The 51-year-old U.S. appeals court judge is poised to make history as the first Black woman on the nation's highest court.
President Joe Biden announced Friday that he is nominating Ketanji Brown Jackson to the Supreme Court, handing progressives a win and moving forward with his promise to put the first Black woman onto the nation’s highest court.
In remarks at the White House, Biden said Jackson is not only incredibly qualified but will bring badly needed diversity to the Supreme Court.
“For too long, our government, our courts, haven’t looked like America,” said the president, with Jackson standing by his side, along with Vice President Kamala Harris. “I believe it’s time that we have a court that reflects the full talents and greatness of our nation, with a nominee of extraordinary qualifications. And that we inspire all young people to believe that they can one day serve their country at the highest level.”
Jackson, 51, was considered the front-runner to replace Justice Stephen Breyer, who announced in January that he plans to retire this summer.
Jackson has been a judge on the U.S. Court of Appeals for the D.C. Circuit since June. She previously served as a judge on the U.S. District Court for the District of Columbia for eight years. She is a former public defender and was vice chair of the U.S. Sentencing Commission. She also clerked for Breyer during the 1999-2000 Supreme Court term.
Presidents regularly pluck Supreme Court nominees from the D.C. Circuit. Justices John Roberts, Clarence Thomas and Brett Kavanaugh all served on this court, as did the late Justices Ruth Bader Ginsburg and Antonin Scalia.
During her remarks at the White House, Jackson thanked Biden and said her religious faith has led her to this point.
“I thank God for delivering me to this point in my professional journey,” Jackson said. “My life has been blessed beyond measure, and I do know that one can only come this far by faith.”
She talked about law enforcement running in her family, including two uncles who served decades as police officers, and said her family’s support has been the foundation of her successes. She also had special praise for Breyer.
“Justice Breyer, in particular, not only gave me the greatest job that any young lawyer could ever hope to have, but he also exemplified every day in every way that a Supreme Court justice can perform at the highest level of skill and integrity while also being guided by civility, grace, pragmatism and generosity of spirit,” Jackson said. “Justice Breyer, the members of the Senate will decide if I fill your seat, but please know that I could never fill your shoes.”
Progressive judicial advocacy groups and dozens of organizations representing public defenders had been urging Biden to pick Jackson. They argued it was long past time for a former public defender to have a seat on the court.
“Too often, past presidents have communicated through their judicial nominations that in order to be appointed to a prestigious federal judgeship, a lawyer should spend their career working at a corporate law firm or as a prosecutor,” reads a letter to Biden last week from the Black Public Defender Association, the National Association for Public Defense, The Legal Aid Society and others. “By nominating a former public defender to the highest court in the country, you would make clear that you believe defending the rights of people who cannot afford a lawyer is just as valuable as representing the wealthiest Americans.”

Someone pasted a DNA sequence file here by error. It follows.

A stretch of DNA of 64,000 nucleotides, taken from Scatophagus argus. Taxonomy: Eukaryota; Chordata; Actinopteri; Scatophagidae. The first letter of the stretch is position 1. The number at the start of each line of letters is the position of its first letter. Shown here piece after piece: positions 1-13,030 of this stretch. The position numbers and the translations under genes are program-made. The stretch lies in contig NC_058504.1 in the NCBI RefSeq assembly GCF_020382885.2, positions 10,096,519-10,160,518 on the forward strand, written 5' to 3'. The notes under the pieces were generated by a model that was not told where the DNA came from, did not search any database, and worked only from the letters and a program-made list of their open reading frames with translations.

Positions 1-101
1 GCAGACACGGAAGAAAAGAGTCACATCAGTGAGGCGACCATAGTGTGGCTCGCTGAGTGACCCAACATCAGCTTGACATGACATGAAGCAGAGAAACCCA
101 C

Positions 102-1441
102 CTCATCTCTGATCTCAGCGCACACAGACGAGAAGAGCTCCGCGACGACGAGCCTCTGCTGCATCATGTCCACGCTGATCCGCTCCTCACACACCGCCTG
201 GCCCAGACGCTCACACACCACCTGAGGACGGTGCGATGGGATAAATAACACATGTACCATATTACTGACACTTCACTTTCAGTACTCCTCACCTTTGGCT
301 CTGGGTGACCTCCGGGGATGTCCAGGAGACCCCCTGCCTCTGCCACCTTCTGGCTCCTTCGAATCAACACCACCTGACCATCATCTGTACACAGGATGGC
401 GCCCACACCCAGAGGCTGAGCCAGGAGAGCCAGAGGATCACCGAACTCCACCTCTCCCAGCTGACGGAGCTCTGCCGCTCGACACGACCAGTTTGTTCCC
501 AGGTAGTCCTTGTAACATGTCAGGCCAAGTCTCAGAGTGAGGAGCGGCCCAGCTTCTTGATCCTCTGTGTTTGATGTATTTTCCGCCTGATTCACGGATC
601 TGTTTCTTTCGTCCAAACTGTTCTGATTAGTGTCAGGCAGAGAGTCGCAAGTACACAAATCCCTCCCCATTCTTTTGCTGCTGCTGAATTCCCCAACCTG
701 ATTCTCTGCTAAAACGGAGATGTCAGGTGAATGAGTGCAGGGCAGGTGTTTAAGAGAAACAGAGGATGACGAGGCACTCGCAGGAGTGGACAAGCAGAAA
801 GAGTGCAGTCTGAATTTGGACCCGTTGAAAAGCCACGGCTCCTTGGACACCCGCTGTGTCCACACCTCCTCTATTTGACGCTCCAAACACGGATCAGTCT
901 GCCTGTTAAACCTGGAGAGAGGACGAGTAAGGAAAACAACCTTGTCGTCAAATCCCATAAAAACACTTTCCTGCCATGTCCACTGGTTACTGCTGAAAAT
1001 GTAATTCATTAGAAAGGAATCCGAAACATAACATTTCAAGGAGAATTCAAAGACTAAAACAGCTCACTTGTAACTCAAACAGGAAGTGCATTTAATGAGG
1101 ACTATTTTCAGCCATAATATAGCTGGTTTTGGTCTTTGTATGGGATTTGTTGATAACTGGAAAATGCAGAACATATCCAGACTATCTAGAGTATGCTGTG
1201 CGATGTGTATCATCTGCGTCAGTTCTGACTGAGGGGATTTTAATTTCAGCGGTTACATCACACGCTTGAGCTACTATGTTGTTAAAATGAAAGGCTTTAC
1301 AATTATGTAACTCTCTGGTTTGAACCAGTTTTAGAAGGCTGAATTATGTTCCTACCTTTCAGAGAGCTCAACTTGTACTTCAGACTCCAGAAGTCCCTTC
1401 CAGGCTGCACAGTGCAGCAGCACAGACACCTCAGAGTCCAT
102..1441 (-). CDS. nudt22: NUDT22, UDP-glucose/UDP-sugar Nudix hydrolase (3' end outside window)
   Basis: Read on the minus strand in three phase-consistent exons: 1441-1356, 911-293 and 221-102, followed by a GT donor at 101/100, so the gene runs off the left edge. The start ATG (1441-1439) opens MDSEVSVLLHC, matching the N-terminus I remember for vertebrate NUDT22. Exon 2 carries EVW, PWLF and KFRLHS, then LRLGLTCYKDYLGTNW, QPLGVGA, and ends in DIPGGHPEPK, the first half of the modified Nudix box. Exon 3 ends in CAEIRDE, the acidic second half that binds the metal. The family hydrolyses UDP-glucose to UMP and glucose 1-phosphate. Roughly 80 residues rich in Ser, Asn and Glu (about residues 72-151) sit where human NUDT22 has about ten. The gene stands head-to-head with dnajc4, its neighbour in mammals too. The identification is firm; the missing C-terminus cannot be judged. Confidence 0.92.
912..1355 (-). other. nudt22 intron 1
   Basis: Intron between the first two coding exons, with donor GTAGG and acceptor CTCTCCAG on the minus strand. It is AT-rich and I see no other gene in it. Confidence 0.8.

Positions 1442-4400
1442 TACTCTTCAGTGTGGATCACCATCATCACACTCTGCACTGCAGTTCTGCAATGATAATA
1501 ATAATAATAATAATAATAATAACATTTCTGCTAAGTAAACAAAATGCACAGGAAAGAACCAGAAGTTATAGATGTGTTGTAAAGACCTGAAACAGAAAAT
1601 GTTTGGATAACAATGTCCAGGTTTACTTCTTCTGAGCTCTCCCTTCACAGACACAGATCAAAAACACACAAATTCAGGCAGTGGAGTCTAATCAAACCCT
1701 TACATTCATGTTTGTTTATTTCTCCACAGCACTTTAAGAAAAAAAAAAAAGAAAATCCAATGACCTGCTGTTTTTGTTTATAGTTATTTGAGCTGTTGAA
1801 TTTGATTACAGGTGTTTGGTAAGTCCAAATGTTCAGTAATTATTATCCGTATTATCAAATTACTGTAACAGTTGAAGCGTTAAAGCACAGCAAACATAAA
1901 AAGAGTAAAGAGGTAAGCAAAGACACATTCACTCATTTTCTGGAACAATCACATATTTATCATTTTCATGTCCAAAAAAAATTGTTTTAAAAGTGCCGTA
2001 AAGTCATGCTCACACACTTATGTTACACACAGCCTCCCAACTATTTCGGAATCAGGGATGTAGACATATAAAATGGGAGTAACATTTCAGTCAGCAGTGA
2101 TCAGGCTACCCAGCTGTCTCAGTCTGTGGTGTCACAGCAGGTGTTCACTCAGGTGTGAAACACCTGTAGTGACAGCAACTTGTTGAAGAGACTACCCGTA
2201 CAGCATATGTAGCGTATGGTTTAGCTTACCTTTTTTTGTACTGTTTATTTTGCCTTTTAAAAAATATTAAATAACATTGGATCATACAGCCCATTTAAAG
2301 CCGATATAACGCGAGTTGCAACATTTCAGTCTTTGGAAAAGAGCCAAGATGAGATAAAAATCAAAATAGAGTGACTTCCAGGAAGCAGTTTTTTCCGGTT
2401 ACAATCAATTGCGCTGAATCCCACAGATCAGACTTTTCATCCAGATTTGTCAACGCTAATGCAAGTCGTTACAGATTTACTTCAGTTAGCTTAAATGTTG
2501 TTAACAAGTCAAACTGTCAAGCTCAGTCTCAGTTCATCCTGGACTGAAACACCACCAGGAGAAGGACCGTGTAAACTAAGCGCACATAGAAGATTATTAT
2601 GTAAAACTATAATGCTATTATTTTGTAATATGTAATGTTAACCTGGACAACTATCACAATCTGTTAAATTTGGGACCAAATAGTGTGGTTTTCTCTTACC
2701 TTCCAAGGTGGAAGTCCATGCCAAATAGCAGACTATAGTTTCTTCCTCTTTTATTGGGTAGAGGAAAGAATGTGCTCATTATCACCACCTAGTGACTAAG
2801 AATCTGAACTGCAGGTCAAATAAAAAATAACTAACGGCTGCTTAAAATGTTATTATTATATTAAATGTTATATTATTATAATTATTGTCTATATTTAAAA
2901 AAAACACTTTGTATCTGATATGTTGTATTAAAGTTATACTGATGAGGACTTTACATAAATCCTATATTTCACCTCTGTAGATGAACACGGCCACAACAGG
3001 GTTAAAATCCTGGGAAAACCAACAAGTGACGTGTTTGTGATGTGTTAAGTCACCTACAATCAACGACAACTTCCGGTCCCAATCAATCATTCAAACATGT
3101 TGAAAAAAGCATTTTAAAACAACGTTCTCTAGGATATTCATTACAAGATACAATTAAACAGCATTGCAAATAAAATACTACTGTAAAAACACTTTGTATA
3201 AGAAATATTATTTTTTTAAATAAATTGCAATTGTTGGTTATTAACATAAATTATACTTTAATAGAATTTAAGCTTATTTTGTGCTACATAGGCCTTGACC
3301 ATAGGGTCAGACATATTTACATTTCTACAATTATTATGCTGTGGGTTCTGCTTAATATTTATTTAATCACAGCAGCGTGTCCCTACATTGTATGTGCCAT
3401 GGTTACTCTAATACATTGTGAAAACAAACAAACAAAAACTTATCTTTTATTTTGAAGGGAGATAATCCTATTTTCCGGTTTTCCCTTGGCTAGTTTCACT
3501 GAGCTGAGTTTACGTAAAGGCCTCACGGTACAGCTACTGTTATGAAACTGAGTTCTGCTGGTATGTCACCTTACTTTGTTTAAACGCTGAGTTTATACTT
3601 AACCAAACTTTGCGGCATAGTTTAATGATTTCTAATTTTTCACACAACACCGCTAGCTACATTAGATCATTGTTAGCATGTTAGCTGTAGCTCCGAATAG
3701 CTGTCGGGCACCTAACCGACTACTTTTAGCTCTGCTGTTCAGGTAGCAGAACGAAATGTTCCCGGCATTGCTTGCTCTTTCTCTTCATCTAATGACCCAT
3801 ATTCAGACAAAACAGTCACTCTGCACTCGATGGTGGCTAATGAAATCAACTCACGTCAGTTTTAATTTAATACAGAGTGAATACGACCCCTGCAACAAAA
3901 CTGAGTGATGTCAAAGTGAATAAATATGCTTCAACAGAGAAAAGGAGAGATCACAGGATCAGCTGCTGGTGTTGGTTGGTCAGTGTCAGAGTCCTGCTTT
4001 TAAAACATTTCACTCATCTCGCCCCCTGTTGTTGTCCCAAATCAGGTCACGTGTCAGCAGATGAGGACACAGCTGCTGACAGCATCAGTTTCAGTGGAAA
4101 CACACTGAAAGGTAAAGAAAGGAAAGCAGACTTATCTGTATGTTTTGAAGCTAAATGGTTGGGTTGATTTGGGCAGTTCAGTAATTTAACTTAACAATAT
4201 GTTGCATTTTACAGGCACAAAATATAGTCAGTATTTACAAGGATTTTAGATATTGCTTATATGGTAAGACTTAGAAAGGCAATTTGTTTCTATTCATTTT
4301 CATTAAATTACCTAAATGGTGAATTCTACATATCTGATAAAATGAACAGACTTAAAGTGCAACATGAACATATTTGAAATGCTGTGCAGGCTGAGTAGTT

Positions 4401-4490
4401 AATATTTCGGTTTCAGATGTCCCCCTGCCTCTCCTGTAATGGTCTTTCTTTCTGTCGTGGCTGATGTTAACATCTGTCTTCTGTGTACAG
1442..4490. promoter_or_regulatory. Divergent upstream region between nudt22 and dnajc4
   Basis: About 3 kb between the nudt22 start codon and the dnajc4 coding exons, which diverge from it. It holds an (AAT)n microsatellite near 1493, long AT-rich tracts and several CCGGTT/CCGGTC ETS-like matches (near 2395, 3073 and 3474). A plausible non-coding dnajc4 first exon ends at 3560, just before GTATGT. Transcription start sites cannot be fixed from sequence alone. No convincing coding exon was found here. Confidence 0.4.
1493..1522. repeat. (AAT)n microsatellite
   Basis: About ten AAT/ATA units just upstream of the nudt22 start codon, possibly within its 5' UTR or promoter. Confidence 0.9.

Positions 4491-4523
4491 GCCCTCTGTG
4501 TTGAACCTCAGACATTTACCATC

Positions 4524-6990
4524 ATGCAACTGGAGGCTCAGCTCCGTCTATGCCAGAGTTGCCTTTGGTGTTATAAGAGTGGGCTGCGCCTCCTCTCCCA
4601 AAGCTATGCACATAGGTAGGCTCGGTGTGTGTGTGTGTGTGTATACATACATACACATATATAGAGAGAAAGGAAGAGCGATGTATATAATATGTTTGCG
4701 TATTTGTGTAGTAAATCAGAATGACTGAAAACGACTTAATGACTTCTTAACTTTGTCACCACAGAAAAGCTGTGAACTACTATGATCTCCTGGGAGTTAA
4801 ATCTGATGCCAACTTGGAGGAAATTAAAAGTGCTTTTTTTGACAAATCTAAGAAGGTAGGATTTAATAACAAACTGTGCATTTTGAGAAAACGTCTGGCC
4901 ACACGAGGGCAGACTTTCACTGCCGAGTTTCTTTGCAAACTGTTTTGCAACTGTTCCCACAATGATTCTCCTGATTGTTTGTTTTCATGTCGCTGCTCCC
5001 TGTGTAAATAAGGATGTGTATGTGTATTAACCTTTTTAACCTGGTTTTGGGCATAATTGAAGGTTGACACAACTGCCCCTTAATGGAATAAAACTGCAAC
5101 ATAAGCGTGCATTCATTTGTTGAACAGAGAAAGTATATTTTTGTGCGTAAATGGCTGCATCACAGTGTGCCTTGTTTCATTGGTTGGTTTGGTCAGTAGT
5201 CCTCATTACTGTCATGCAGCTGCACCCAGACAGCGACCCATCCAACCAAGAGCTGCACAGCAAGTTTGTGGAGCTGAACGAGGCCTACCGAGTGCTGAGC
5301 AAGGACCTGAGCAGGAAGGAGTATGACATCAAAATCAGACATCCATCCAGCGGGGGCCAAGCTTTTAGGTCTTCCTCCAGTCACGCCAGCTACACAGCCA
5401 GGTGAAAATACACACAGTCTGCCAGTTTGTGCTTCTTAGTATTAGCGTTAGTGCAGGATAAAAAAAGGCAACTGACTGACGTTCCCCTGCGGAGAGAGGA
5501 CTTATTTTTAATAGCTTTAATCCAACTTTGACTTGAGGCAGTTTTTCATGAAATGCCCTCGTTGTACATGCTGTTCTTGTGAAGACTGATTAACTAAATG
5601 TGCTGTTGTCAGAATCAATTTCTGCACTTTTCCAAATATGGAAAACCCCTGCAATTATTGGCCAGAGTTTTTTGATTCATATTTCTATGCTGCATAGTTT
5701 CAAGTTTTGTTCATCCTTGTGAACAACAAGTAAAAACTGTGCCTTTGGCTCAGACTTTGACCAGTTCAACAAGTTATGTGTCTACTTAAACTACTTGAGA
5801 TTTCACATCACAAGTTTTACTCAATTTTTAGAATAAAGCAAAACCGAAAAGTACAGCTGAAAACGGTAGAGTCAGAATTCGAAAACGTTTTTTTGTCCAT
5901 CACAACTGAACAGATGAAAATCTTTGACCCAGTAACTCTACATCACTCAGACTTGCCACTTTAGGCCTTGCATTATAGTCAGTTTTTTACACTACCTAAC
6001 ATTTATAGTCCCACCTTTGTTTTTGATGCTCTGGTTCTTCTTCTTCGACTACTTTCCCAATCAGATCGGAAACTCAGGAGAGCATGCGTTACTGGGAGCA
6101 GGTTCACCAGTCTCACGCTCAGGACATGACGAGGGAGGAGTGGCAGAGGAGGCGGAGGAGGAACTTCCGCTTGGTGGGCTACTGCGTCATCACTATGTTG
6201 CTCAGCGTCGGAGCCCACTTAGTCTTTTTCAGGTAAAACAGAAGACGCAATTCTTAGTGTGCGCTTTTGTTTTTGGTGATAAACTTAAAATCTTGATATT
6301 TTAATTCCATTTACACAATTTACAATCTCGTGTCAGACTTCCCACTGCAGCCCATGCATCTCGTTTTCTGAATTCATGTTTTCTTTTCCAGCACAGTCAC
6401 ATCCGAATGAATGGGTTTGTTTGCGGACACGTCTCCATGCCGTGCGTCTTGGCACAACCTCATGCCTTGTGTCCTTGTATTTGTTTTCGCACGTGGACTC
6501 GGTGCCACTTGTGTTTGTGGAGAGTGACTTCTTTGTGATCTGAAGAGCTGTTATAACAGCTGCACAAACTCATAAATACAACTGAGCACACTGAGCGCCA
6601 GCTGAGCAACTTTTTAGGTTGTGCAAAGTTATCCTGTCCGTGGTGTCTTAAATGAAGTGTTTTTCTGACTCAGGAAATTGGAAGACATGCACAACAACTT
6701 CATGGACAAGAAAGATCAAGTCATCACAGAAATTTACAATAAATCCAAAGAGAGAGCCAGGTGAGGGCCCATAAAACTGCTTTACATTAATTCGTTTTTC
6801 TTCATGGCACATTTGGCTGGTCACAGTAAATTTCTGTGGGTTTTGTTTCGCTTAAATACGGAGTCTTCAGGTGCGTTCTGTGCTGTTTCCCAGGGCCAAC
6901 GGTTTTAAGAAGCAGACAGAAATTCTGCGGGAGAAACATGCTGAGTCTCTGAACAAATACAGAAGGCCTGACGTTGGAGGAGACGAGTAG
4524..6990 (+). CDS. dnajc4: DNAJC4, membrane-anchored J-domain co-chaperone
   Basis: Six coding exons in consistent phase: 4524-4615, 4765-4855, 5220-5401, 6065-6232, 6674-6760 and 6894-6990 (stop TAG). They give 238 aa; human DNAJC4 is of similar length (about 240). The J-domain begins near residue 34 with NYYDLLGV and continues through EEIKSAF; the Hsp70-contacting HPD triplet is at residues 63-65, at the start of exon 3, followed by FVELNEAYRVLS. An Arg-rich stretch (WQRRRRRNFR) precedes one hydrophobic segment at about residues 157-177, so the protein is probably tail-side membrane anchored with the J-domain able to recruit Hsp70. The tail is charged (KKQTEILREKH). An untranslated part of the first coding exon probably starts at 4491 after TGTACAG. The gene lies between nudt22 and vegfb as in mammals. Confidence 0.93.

Jackson has already shown that she can pick up at least some GOP support in the Senate. When she was confirmed to her current judgeship last year, three Republicans joined Democrats in voting to confirm her: Sens. Susan Collins (Maine), Lindsey Graham (S.C.) and Lisa Murkowski (Alaska). When the Senate confirmed Jackson to her previous seat on the U.S. district court in 2013, it was by a unanimous vote.
“I’m not looking to make an ideological choice,” Biden recently told NBC’s Lester Holt regarding his selection process. “I’m looking for someone to replace Judge Breyer with the same kind of capacity that Judge Breyer had, with an open mind, who understands the Constitution and interprets it in a way that is consistent with the mainstream interpretation of the Constitution.”
Barring extraordinary circumstances, there is no reason to believe Jackson will not be confirmed. Biden already has the votes in his own party to confirm her. The Senate is currently tied along party lines, 50-50, and Democrats are unlikely to oppose the historic Supreme Court nomination of a Black woman by their party’s leader. In the event of a tie, Vice President Kamala Harris would cast the decisive vote.
One Democrat, Sen. Ben Ray Luján (N.M.), is currently out recovering from a stroke, but he is expected to return to work well before a vote on Jackson would take place.
Jackson’s confirmation wouldn’t change the ideological bent of the Supreme Court. It is currently tilted 6-3 in favor of conservatives, and she would replace Breyer, one of those three Democrat-appointed justices. Her confirmation would simply preserve the status quo of Democrats’ minority representation on the court.
It’s possible that former House Speaker Paul Ryan (R-Wis.) will be in the audience for Jackson’s Senate confirmation hearing. They are family, after all: The judge’s husband, Patrick Johnson, is the twin brother of Ryan’s brother-in-law William Jackson.
Ryan even testified on Jackson’s behalf in her 2012 confirmation hearing, calling her “clearly qualified” and “an amazing person.”
“Our politics may differ, but my praise for Ketanji’s intellect, for her character, for her integrity, it is unequivocal,” the Wisconsin Republican said at the time. “I favorably recommend your consideration.”
It now falls to Sen. Dick Durbin (D-Ill.), chairman of the Senate Judiciary Committee, to schedule Jackson’s confirmation hearing.